Learn how to spread bet
Spread betting is a way to speculate on the future direction of a market’s price. If you expect an asset’s price to rise, you’d open a position to ‘buy’ and if you expect an asset’s price to fall, you’d opt to ‘sell’.
Learn more about what spread betting is
When you spread bet, you’ll be putting up a certain amount of capital per point of movement in the underlying market. Your profit and loss would then be multiplied by this amount to get your final sum.
For example, you thought a stock was going to increase in price so you opened a spread bet for £10 per point. If the stock increases in price by 10 points, you’d have made £100 (10 x 10), but if it decreased by 5 points, you’d lose £50 (50 x 100).
Spread betting is also leveraged, which means you’ll only need to put down a small initial deposit to open a trade. Your end total is then calculated using your full exposure – meaning your profits and losses could be magnified.
Discover the benefits of spread betting
Create and fund an account
Open a live account via our online form – you could be ready to trade in minutes, and there’s no obligation to add funds until you want to place a trade.
Alternatively, you can practise trading first in our risk-free demo account.
Build a trading plan
A trading plan outlines your motivation, time commitment, goals, attitude to risk, available capital, markets to trade and preferred strategies. Creating one is particularly important if you’re new to the markets as it can help you take the emotion out of your decision making. It will also provide some structure for when you open and close your positions.
Find an opportunity
Once you're logged in to our platform or app, you can choose from 17,000 markets, including:
Discover the benefits of spread betting.
Of course, with so many markets to choose from, it can be difficult to know where to start. That's why we offer a range of tools and resources to help you analyse markets and identify opportunities:
Get technical and fundamental analysis straight from our in-house team
Keep your finger on the pulse with unique price and economic data alerts
Get actionable ‘buy’ and ‘sell’ suggestions based on analysis
Discover price trends using popular indicators such as MACD and Bollinger bands
See a full schedule of macroeconomic events and company announcements
Narrow down your choice of share by fundamentals, location, index and industry sector
Access unique insights including the day's recent activity and client sentiment
Choose your spread betting platform
Start spread betting on our award-winning suite of platforms, including:
- Our web-based platform
- Mobile trading apps
- MetaTrader 4
- Advanced platforms
These can all be tailored to suit your trading style and preferences, with personalised alerts, interactive charts and risk management tools.
Find out more about our trading platforms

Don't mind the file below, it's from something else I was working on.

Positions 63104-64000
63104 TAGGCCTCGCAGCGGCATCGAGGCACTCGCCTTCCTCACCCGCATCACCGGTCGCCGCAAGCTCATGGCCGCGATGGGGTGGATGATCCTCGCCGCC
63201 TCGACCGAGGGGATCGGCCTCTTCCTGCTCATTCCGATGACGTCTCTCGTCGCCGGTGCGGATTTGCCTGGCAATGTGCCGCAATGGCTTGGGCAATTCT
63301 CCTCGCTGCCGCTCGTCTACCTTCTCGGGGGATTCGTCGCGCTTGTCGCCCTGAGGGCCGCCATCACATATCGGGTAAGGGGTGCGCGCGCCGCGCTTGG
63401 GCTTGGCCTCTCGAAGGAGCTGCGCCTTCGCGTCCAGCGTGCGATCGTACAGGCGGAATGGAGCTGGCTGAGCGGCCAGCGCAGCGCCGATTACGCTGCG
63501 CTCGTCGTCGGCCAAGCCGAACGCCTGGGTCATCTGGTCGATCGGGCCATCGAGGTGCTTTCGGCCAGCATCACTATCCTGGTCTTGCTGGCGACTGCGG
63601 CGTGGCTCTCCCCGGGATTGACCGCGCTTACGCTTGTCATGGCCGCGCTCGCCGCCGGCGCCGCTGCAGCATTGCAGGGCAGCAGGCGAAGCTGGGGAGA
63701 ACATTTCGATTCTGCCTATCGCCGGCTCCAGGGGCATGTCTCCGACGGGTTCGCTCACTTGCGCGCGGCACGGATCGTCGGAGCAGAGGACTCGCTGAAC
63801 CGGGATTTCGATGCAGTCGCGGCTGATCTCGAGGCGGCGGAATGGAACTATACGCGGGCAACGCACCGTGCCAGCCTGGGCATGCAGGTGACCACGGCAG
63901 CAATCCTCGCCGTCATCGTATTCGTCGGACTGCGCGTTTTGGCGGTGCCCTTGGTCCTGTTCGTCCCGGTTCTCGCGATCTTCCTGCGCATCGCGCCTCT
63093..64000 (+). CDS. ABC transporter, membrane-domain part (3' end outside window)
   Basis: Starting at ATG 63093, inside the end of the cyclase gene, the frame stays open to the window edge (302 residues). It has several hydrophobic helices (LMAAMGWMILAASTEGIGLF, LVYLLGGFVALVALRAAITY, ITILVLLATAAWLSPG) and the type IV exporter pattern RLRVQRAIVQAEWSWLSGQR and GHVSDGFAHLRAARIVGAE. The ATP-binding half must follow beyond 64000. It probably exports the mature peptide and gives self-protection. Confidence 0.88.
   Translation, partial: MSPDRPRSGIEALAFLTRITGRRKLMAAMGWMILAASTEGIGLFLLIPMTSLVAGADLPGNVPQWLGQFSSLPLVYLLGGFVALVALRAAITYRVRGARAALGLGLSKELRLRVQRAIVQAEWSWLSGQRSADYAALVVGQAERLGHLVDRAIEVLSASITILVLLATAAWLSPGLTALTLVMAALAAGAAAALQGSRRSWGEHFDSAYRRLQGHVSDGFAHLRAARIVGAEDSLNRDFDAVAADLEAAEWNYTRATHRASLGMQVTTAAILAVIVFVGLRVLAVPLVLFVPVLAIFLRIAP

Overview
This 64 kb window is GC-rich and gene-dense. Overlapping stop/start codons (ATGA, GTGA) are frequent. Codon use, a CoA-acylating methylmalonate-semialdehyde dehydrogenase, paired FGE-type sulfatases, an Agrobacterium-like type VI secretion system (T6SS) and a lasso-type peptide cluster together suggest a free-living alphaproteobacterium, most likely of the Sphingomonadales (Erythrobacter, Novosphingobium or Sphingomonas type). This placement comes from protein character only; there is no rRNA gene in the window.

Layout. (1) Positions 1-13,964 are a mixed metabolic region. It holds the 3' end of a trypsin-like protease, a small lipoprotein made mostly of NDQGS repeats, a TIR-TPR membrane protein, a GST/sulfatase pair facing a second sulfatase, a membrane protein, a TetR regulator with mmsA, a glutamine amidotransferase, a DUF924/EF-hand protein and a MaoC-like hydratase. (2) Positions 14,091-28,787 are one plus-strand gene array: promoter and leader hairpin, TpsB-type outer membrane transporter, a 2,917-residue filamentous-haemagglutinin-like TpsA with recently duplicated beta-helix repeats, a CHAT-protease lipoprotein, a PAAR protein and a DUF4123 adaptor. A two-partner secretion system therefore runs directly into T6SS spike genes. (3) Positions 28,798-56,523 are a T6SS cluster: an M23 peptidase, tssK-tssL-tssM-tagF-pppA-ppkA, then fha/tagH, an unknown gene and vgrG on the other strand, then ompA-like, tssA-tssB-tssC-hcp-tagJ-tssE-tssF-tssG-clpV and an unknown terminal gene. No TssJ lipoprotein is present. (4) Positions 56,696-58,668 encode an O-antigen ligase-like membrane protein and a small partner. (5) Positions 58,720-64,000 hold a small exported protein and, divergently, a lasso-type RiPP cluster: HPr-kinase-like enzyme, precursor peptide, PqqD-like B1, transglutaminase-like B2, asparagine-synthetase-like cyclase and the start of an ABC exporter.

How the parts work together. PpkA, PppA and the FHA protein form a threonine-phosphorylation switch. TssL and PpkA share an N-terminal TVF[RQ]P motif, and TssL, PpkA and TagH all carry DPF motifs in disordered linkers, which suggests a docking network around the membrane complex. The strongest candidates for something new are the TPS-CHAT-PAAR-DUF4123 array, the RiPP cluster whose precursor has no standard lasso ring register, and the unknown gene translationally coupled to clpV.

Open, monitor and close your first position
When you open your platform, you’ll be able to search for a market in the top left corner or browse through each asset class.
After you’ve opened the deal ticket for your chosen market, you’ll need to choose whether to buy or sell the market – depending on whether you think the asset will rise or fall in price. You’ll also need to decide on your bet size, which will determine the margin you pay.
Finally, before you enter the market, it’s important to consider how you’ll manage your risk. Attaching stops or limits to your position will automatically close your trade once it hits a certain level – a stop-loss order can minimise your potential loss, while a limit-close order can help lock in any profits.
Once you’re ready, it’s time to open your trade. You can then monitor the profit or loss of your position in the ‘open positions’ section of the dealing platform.
When you decide it’s time to close your position, you just click ‘close’ to realise your profit or loss.
Spread betting examples and calculator
Whichever market you’re interested in, it’s important to understand how much capital you’re putting at risk. For spread betting, the calculation for this is:
Capital at risk = bet size x market price (in points)
When you spread bet, the market price will be displayed in points. For example, if you were trading a forex pair, instead of a price of ‘1.12980’ you would see a price of ‘11298.0’. So, a trade worth £10 per point of movement, would mean you’re putting a total of £112,980 at risk (11298.0 x 10).
As spread betting is a leveraged product, you will only need to cover the margin as opposed to the full value of the trade. The spread betting calculation for margin is:
Margin = margin factor x total exposure.
For the above example, if the margin factor was 3.33%, you would only have to put down £3762.23 (3.33% x £112,980) to open the trade. Leverage could potentially magnify your profit and loss, as they’re calculated using the full size of your trade – in this case, £112,980 – not just the margin.